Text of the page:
DNR warning: Waters dangerously high and fast

(Released June 19, 2014)

Following recent rains across the state, the Minnesota Department of Natural Resources is urging boaters, paddlers and swimmers to think twice before heading out on the water right now.

People must be especially cautious around high water; making sure they wear a life jacket and are aware of local flooding conditions and alerts. People also should not venture into flooded areas.

“Rivers, lakes and streams around Minnesota are extremely swollen and that water is cooler than normal,” said Kara Owens, DNR boat and water safety specialist. Water temperatures around the metro are hovering around 70 degrees, which is 5-10 degrees colder than normal.

“Stream and river currents are also extremely strong and moving fast, which many boaters and swimmers are not used to,” Owens said.

Boaters should also be aware that there’s more debris in the water. That includes both natural and man-made objects that have been swept into the river.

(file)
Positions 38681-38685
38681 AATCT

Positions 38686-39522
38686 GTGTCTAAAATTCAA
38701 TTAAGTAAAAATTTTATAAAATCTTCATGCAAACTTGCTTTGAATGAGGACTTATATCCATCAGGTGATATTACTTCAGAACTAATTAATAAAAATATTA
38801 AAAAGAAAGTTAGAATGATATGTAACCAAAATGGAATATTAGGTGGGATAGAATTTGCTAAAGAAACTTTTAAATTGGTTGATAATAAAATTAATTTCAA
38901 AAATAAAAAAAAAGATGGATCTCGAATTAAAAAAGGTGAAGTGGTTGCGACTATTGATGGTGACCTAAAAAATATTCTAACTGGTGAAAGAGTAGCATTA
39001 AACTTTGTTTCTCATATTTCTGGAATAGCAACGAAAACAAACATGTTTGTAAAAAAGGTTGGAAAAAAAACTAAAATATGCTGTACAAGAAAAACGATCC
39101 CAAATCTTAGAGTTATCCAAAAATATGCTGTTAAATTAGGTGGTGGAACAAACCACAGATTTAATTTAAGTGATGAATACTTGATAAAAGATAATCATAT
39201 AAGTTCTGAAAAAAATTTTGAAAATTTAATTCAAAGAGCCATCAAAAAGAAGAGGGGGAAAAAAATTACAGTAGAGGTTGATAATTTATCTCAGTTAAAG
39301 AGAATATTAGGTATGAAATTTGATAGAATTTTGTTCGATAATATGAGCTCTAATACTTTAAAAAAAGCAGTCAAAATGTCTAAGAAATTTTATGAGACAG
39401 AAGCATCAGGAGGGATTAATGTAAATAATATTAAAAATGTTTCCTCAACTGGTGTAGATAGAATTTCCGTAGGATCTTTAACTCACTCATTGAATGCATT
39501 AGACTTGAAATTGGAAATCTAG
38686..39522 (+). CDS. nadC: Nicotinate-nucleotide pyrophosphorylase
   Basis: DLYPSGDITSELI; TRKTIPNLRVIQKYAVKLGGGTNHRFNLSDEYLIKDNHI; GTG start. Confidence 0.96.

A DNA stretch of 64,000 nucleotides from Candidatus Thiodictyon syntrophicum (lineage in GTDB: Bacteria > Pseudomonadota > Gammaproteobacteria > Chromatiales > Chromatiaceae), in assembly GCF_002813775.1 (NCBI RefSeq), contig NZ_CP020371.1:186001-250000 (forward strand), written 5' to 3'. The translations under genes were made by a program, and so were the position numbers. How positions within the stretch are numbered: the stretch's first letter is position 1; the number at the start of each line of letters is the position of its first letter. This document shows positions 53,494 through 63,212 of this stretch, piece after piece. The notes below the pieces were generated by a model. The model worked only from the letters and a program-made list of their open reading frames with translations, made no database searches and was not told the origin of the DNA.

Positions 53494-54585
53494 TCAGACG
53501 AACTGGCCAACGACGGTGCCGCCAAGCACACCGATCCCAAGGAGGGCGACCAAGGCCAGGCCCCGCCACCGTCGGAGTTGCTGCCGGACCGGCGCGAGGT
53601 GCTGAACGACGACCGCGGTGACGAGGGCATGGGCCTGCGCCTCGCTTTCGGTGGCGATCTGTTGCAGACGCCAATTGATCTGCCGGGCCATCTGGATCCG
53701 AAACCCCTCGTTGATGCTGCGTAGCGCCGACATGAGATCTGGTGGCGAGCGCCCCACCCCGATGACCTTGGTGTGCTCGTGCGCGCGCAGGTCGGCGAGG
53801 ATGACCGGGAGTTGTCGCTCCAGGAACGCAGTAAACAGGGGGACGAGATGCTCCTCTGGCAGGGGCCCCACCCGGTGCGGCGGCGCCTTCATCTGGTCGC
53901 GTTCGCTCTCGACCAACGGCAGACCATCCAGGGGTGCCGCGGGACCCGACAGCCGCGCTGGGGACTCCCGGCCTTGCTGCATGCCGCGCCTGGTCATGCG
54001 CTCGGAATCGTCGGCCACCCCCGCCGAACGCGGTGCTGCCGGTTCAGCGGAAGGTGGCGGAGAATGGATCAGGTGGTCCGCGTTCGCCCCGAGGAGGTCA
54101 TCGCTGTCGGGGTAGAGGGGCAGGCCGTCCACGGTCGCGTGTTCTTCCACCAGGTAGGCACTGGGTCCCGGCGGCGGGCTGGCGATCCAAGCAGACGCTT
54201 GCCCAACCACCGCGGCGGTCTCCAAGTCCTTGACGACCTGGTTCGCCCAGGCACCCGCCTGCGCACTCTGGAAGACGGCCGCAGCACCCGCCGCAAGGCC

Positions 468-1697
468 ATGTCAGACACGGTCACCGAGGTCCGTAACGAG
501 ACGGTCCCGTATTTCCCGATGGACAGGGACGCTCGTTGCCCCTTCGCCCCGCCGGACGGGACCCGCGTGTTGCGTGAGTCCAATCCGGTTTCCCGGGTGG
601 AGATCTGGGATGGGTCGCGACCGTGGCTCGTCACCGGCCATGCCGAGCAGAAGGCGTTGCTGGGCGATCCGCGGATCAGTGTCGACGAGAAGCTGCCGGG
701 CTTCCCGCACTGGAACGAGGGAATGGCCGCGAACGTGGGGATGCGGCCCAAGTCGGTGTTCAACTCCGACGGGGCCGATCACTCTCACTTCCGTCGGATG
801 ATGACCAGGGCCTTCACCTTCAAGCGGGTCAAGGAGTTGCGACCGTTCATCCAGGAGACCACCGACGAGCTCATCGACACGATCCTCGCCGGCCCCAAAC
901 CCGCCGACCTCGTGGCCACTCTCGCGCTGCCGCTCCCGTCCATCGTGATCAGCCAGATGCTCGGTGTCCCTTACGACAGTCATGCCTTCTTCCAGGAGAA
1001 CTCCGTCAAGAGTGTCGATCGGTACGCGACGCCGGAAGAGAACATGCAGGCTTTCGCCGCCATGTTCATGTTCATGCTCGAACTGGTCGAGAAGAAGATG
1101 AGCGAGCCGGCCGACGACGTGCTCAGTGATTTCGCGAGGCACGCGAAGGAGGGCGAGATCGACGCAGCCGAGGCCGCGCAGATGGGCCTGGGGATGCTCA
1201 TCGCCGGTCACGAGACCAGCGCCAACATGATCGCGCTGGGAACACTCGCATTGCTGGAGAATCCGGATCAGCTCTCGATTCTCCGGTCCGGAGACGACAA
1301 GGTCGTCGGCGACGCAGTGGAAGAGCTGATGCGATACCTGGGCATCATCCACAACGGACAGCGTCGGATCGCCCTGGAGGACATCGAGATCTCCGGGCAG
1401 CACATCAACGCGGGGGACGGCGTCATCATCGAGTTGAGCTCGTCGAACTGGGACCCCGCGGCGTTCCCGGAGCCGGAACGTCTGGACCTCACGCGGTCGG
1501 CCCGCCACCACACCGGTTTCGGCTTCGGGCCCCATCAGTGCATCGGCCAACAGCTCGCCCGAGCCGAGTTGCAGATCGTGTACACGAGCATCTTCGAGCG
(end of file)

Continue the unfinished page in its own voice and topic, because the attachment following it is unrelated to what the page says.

“Debris will often float just at or below the surface,” Owens said. “Hitting a log at high speed could result in damage to boats or serious injuries.”

So far this year, three people have died in boating accidents compared to five this time last year.

A no-wake zone is currently in effect on rivers and lakes around the metro, including the St. Croix River from Taylors Falls to Prescott, Prior Lake and Lake Minnetonka. The Minneapolis locks on the Mississippi River are closed to both recreational and commercial traffic.

For more information, visit the DNR website.